Friday, 15 February 2008

Licenced to Smoke

Just when you thought the Nanny State couldn’t get any more cretinous, or the Health Fascists any more insidious than they already are, Professor Julian Le Grand of the London School of Economics demonstrates that there is no depth of foolish bigotry to which pseudo-intellectuals will not sink.

According to this article in the Daily Mail, Le Grand thinks anyone who has the temerity to exercise their freedom of choice by choosing to smoke should have to buy a licence in order to do so, to the tune of £10 per year. Although everyone over 18 would be eligible to apply for the licence, it may have to be approved by their doctor, and would feature deliberately complex forms designed to put people off. Naturally, without the appropriate licence, folks in this allegedly free country wouldn’t be able to buy their smokes. Proceeds from the licence would, allegedly, be donated to the NHS.

I must admit that, having just read this outrageous proposal, I am struggling to find words sufficiently vitriolic to express my views on the subject. To say that I am incensed is a monumental understatement, as, I am certain, will be the almost 25% of people who choose to smoke. Of course, we mustn’t assume that smokers’ views will be worth spit to the preaching, self-satisfied, meddlesome individuals who dream up this kind of nonsense – after all, they have been stuck with a very unwelcome smoking ban for some months now, and, just because enraged citizens haven’t descended on Downing St with a cigg in one hand and a pitchfork in the other, they are deemed to approve of it!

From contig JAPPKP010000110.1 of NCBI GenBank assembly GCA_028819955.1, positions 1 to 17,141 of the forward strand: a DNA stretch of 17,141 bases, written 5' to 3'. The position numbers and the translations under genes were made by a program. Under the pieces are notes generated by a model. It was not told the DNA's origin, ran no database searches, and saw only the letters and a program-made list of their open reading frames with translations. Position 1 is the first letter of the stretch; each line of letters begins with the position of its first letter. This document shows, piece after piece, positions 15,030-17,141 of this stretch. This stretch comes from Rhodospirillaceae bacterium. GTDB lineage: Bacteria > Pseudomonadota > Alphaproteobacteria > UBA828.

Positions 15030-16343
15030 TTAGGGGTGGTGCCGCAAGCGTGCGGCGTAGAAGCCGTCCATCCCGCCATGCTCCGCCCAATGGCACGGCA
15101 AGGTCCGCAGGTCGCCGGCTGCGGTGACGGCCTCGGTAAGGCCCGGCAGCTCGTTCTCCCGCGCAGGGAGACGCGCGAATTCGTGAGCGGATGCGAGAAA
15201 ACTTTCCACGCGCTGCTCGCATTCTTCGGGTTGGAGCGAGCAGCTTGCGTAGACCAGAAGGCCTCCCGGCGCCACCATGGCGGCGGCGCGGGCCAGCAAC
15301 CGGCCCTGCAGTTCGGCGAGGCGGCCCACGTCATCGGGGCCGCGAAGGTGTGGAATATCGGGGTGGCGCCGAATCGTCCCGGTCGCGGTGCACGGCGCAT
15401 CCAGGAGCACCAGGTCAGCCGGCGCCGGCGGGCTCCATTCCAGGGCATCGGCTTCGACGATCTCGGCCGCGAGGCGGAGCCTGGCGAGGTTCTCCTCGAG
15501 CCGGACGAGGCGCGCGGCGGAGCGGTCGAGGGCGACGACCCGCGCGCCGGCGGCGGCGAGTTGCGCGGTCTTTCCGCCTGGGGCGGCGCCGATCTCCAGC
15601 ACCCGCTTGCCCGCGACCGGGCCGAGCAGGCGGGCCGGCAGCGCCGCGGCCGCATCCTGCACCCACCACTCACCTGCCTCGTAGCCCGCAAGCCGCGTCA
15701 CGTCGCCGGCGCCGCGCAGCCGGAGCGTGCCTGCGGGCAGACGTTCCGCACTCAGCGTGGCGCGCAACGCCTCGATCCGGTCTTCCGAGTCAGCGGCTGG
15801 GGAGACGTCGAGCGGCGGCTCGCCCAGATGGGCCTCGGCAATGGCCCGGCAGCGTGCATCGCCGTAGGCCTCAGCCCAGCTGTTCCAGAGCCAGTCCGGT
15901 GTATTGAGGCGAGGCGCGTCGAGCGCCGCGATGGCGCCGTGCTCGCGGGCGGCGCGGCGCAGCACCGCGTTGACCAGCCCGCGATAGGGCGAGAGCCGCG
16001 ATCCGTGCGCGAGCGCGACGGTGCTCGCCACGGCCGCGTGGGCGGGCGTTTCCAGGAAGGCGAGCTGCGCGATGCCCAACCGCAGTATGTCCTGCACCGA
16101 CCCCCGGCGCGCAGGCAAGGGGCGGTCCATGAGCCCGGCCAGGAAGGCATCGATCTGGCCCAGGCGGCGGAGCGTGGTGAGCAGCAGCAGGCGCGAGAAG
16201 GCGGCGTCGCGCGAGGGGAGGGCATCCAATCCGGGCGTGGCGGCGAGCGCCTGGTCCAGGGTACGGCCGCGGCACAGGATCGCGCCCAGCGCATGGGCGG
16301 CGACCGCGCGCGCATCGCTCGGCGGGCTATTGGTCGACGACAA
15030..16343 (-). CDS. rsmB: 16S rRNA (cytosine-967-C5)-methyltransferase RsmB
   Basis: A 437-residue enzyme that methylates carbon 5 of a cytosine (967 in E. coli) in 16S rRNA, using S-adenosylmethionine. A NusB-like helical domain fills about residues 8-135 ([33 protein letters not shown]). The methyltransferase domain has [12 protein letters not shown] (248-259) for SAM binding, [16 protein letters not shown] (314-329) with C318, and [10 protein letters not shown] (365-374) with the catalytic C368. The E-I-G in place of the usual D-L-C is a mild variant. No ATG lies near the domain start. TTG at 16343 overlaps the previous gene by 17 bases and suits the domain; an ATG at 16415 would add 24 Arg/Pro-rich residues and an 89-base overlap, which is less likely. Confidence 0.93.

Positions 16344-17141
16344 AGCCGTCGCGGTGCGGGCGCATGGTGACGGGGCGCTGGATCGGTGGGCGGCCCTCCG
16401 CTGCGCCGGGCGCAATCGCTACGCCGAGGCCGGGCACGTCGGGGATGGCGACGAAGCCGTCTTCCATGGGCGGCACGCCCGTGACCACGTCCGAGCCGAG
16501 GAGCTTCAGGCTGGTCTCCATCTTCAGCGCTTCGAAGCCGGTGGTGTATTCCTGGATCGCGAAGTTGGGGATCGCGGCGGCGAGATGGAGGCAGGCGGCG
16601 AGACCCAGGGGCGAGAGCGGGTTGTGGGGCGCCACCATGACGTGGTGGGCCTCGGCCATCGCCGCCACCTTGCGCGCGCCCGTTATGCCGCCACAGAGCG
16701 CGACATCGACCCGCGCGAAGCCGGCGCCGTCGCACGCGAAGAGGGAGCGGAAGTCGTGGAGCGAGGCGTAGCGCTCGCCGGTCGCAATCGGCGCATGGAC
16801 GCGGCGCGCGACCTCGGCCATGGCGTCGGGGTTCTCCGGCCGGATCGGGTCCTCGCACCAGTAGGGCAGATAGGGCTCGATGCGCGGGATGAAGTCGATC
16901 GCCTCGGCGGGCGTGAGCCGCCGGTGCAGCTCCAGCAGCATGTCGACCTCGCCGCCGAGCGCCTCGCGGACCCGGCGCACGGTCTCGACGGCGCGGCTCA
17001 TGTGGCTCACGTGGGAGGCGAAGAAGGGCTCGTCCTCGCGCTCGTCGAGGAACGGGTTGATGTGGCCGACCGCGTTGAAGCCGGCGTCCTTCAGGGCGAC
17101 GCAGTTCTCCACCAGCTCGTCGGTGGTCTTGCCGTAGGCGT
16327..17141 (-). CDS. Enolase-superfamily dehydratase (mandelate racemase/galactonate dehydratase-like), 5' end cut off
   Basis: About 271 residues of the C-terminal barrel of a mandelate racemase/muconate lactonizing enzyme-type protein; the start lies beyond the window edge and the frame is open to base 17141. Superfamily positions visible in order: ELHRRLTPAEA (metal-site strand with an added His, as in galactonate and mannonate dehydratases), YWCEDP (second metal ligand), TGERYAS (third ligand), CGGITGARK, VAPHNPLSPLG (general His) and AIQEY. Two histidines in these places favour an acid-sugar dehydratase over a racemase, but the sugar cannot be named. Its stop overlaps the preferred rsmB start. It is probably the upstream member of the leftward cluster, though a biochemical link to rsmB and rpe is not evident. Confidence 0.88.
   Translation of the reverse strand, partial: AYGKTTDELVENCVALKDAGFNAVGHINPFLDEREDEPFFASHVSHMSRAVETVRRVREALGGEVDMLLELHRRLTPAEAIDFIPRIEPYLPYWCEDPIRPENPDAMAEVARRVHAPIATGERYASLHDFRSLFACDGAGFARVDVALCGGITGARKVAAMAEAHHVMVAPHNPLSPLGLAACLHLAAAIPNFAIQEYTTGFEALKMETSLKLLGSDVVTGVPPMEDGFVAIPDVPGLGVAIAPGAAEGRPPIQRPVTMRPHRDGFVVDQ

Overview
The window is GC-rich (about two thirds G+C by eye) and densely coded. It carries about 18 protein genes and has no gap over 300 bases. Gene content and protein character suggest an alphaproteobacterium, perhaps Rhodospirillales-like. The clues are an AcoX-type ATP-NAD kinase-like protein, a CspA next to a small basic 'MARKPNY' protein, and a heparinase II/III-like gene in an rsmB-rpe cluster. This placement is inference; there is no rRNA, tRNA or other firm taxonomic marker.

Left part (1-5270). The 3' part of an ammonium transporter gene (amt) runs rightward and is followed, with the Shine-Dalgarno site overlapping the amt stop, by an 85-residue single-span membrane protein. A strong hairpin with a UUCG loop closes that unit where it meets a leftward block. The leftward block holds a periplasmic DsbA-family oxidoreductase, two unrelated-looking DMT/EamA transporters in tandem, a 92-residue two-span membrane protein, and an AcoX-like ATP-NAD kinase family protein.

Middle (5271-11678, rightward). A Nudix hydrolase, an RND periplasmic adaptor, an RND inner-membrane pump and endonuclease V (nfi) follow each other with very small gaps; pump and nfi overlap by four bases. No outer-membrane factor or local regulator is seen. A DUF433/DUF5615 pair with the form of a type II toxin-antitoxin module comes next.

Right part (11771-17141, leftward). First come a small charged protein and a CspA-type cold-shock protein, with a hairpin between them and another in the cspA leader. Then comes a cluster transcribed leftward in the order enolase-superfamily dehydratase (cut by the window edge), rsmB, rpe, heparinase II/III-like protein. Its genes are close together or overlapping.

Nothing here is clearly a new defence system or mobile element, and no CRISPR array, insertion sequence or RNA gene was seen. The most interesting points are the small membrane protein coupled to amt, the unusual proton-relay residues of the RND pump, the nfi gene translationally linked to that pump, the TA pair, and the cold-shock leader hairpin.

I’ve never heard of this Le Grand guy before, but a little Googling turned up his LSE home page. His personal web site is here. Conveniently, his LSE page contains his phone number and email address – why not drop him a note and let him know exactly what you think of his proposals?

Mind you, I suppose we shouldn’t be too surprised at this kind of persecution and interference with smokers’ rights from an individual who was Senior Policy Advisor to the Prime Minister (Blair, not Brown-Trousers) between 2003 and 2005. Anyone who was involved, even remotely, with the biggest spin machine in British political history is, by definition, suspect. Of what? Nothing specific, just generally suspicious and untrustworthy, as this paper readily demonstrates – almost 25% of the British population stabbed in the back AGAIN!

So bizarre are the suggestions in this paper, and so self-evidently out of step with the views of a very large part of the population, that I wonder whether the Government, while contemplating this farcical notion, might consider introducing some other licensing requirements. For example, anyone in line for a Professorship in the field of Social Policy may have to prove, before a panel of qualified cartographers and contortionists, their ability to reliably find their own backsides. Sadly, on current evidence, I suspect that such a requirement would leave the posts largely unfilled.

Billy Seggars.

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